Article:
Meanwhile, Hungry received a communication from the battle analysts aboard his command strike cruiser.  They had determined that the orks had achieved as much as they could possibly expect in their opportunistic raid.  Any further indulgence in battle would most likely only serve the ends of the Grey Knights.  So he sent up the red flare and as one the orks rolled, ran, flew, crawled and swam for home, leaving the marines scratching their heads and wondering what the hell just happened.  Theories included that Tigurius from the last battle summoned the orks using some “unknown and possibly broken” summoning spell.  (Wouldn’t it be typical of Roboute Guilliman to pull something like that?)

In any case, the game ended in a draw.  Happily, I achieved style points by having Hungry fulfill his Saga of the Cowardly Warboss by not putting himself in a situation where he had a good chance of dying. (See post-script.)

Saga of Wat? Yooz can’t do dat in 40K!

Post Script:  As has been mentioned before in the dim recesses of the past, Warboss Hungry (so named because of his appetites for goblin flesh) is rather unusual as ork warbosses go because he believes in using guile, tactics, and intelligence over strength and brute force.  In fact he is secretly a coward, though he goes to great lengths to not appear so.  In fact he is quite well-spoken, speaks several languages fluently and is an avid reader on a variety of subjects.  Shockingly, he is capable of loyalty and friendship, and has close ties with non-orks on many different worlds, especially amongst the Tau.  If he has a failing with his men, it is in the heat of battle he sometimes forgets to “speak orky” and the boyz don’t understand a word he is saying.

The upshot of all of this is Warboss Hungry must be fielded with the “Finking Cap” upgrade to account for his intellect.  He also has the “Saga of the Cowardly Warboss” though if he knew that his reality were in fact a 40K game he’d prefer to call it the “Saga of the Tactical Super Genius.”  Those of you who are familiar with the concept of sagas from the old Space Wolves codex know that the idea is to gain style points by winning the game while playing your character the way your saga says you are supposed to.  If you don’t, then you have to redeem your honor the next time around!

So Hungry’s saga requires that he not subject his person to anything where he has a good chance of getting killed.  Charging a dread knight with a squad of ten nobz?  Send in some “boss nob” mook for the challenge, let the rest of the nobz do the hard work and take credit at the end.  He gets word his powerful nob bodyguard is staging a revolt to replace him as chief.  Does he reassert his authority by fighting it out with the alpha-nob?  No, he “agrees” fresh blood is needed, steps down as boss and then manipulates the nobz into multi-charging three squads of terminators led by Logan Grimnar the next battle and letting nature take its course.  So, you get the idea.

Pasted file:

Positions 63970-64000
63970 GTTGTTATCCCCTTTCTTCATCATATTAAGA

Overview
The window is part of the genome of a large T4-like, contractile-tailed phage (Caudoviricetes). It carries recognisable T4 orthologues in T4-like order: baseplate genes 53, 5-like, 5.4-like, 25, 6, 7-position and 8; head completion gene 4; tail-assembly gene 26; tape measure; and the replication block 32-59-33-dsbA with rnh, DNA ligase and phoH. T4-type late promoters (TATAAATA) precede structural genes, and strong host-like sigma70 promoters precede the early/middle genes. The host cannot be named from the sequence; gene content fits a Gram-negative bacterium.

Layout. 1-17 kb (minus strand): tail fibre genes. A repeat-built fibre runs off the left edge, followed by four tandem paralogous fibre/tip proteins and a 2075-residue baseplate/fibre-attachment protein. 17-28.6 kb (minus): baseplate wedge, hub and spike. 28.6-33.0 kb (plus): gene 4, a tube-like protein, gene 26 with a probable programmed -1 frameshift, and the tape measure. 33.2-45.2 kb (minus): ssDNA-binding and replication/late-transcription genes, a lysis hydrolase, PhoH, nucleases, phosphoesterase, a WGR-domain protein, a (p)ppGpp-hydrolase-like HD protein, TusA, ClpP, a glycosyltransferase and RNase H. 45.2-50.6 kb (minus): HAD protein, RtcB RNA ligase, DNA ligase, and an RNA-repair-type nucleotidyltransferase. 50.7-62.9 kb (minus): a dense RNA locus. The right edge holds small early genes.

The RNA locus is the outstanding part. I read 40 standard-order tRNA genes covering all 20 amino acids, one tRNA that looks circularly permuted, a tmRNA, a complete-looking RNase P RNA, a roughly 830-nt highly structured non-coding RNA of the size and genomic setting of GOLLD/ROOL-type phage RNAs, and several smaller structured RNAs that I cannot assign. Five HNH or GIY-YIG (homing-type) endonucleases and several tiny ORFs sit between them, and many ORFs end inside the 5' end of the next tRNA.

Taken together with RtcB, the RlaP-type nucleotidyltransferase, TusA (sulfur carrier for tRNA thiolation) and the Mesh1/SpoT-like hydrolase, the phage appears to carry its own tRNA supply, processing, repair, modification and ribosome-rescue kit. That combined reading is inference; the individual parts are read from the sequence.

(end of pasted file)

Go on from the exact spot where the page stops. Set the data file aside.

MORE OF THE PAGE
Next Time: My impressions about playing in my third “Twin-Linked” tournament up in Sacramento with my charismatic partner, General Mark, of the Farsight Enclaves.

Charge of the Light Briga– … er Wolves!

I’ve been working on my Space Wolves for several months now, and decided to play them in a live game for the first time, with liberal amounts of my husband’s Ultramarines sprinkled in as “counts as” Space Wolves.  So I took a few pictures with my cell phone.  I was originally attracted to painting the Wolves because of the canines in the army, but I’m finding I like how they play as well with their balance of capabilities between shooting and assault.  They’ll make a nice change from my orks.

Land Speeder Pattern “Confused”

I had the speeder kit laying around for a couple of years, purchased back when my husband was playing the game.  I ended up playing in a marine tournament where we all had to bring the same list and this was one of the units, so I built it with the weapons the tournament called for.  I had misgivings about not specializing, but after playing it (unpainted) in Ultramarine armies a few times, I find I like the general utility given my play style is to generally show up not necessarily knowing what I’m playing against.  Plus sometimes it has survived long enough to destroy a vehicle and later in the game torch an infantry squad.  Being over-specialized can be a problem if you are fielded as a suicide unit but end up not dying as planned!

Charge of the Light Wolves!

The fenrisian wolves charge down the field, bravely ignoring the mega-armored warboss.  The giant ork is a rock in a snarling river of brown and tan fur.  The wolf guard battle leader, “Thor who rides the thunderwolf,” says it is because they wanted to destroy the enemy’s battlewagon.  I think the truth is they knew they couldn’t do much to the warboss between his armor and that lucky stick thing, so they figured on leaving that particular headache to what was left of the terminator squad.

Strangely, my Space Wolves don’t have last names.  They are known as “Thor who rides the thunderwolf,” and “Terminator Thor,” “Henpecked Harald” and so on.  I guess it isn’t so strange since space marines usually leave their past lives behind them when they join the Adeptus Astartes.

Those sneaky gitz!

Here we have Snigrot, his nob lieutenant (“Power Klaw Pete?”) sneaking his boyz right through the middle of the Space Wolf table edge.  I thought their grass camo cloaks were a very nice touch!  They chased my whirlwind around for awhile.  It shot a lot of missiles but never really hit much.  Then an outflanking squad of grey hunters showed up and got massacred by the greenskins, who then went back to chasing the whirlwind around some more.  They also paused to throw rotten fruit at some long fangs, who were too busy with their own troubles to do much about it.  I don’t think anything in general got them, just attrition from running around attacking everything in sight.

It is pretty keen how Snigrot lets his guys come in from any board edge.  I really wish they hadn’t taken that away from wolf scouts.  I guess despite the keen senses and hunter’s instincts of the Space Wolves, there is still a thing or two they could learn from that wily old ork!